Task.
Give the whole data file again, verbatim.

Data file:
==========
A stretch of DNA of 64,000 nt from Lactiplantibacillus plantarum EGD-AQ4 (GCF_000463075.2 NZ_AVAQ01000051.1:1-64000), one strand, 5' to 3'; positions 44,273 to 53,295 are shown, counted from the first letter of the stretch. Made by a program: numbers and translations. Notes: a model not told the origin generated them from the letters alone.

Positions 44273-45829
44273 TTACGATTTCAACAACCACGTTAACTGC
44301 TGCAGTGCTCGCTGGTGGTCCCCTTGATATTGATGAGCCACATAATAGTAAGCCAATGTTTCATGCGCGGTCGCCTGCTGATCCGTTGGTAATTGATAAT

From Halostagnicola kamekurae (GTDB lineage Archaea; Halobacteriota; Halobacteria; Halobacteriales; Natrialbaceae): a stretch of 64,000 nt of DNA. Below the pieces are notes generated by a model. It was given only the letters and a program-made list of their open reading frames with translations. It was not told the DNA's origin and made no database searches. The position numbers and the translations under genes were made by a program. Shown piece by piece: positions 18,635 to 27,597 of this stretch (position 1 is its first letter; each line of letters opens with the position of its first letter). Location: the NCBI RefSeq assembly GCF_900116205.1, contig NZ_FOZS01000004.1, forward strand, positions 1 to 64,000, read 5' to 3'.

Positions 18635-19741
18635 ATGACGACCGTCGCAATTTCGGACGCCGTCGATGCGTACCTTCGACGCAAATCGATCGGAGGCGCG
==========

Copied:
A stretch of DNA of 64,000 nt from Lactiplantibacillus plantarum EGD-AQ4 (GCF_000463075.2 NZ_AVAQ01000051.1:1-64000), one strand, 5' to 3'; positions 44,273 to 53,295 are shown, counted from the first letter of the stretch. Made by a program: numbers and translations. Notes: a model not told the origin generated them from the letters alone.

Positions 44273-45829
44273 TTACGATTTCAACAACCACGTTAACTGC
44301 TGCAGTGCTCGCTGGTGGTCCCCTTGATATTGATGAGCCACATAATAGTAAGCCAATGTTTCATGCGCGGTCGCCTGCTGATCCGTTGGTAATTGATAAT

From Halostagnicola kamekurae (GTDB lineage Archaea; Halobacteriota; Halobacteria; Halobacteriales; Natrialbaceae): a stretch of 64,000 nt of DNA. Below the pieces are notes generated by a model. It was given only the letters and a program-made list of their open reading frames with translations. It was not told the DNA's origin and made no database searches. The position numbers and the translations under genes were made by a program. Shown piece by piece: positions 18,635 to 27,597 of this stretch (position 1 is its first letter; each line of letters opens with the position of its first letter). Location: the NCBI RefSeq assembly GCF_900116205.1, contig NZ_FOZS01000004.1, forward strand, positions 1 to 64,000, read 5' to 3'.

Positions 18635-19741
18635 ATGACGACCGTCGCAATTTCGGACGCCGTCGATGCGTACCTTCGACGCAAATCGATCGGAGGCGCG